Good intentions and reality
In June 2011 the U.S.
Food and Drug Administration (FDA) issued new regulations for manufacturers of sunscreens. The time limit for bringing all
sunscreens in accordance with the new rules was appointed June 2012 for companies with sales volume over 25 thousand
dollars a year, and June 2013 for those companies with sales volume less than this figure.
however, the date was postponed for another six months. Now the major manufacturers ought to bring their products into compliance
with the new rules by December 2012, and small – by December 2013. The reasons for the delay were the difficulties that
U.S. lawmakers have somehow failed to anticipate from the start.
For example, under the new rules all broad-spectrum
sunscreen products must pass certain standardized tests. However, as it turned out, the number of laboratories, conducting
such tests, is limited and to cope with the testing of commercially available sunscreens in a short time they are unable.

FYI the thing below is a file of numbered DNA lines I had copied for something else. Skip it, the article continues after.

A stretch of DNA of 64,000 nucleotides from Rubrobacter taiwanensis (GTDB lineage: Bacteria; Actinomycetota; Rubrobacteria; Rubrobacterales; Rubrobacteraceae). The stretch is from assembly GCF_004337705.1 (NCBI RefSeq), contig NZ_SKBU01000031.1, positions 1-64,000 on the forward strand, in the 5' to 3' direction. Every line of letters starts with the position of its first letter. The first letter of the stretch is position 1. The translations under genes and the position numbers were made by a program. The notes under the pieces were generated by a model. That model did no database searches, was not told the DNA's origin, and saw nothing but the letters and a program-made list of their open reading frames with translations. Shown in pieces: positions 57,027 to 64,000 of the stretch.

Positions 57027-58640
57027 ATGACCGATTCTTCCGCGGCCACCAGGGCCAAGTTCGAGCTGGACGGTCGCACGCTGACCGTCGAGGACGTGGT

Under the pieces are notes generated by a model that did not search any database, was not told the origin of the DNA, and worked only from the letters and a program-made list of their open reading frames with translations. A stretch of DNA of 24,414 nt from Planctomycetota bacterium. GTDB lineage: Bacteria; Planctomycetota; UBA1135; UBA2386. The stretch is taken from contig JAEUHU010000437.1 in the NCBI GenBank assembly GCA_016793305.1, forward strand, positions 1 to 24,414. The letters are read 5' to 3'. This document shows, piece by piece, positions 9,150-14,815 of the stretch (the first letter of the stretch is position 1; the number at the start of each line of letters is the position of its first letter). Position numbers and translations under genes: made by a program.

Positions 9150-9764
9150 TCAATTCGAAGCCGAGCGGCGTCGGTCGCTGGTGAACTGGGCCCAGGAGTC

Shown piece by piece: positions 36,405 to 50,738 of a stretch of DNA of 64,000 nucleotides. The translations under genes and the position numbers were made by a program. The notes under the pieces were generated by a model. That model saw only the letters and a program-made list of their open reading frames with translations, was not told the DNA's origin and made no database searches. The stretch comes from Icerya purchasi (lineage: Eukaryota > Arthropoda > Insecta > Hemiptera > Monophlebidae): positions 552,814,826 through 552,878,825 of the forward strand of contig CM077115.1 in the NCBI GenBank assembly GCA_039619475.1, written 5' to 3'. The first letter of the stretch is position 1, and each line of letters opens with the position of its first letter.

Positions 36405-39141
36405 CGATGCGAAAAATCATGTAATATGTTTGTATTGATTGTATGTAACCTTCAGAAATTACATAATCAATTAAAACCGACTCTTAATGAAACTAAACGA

Considerable difficulties arose because of the requirements to change the labels of sunscreens, because in many cases,
this meant changing the entire package and design. Under the new rules the sunscreens manufacturers should remove such promises
as "protection for the whole day long", "water-resistant agent," "immediate protection", etc.,
as well as make an additional panel: "information about the medicine," in which they should indicate concentrations
of active component (UV filter).
It should be noted that in the U.S. sunscreens are classified as non-prescription
medicines, making their production and testing is much more expensive than conventional cosmetics. Now, with the new rules,
the manufacturers should not only put a lot of money in testing and re-design and packaging, but also eliminate all the products
which do not meet the new rules, and thus suffer losses.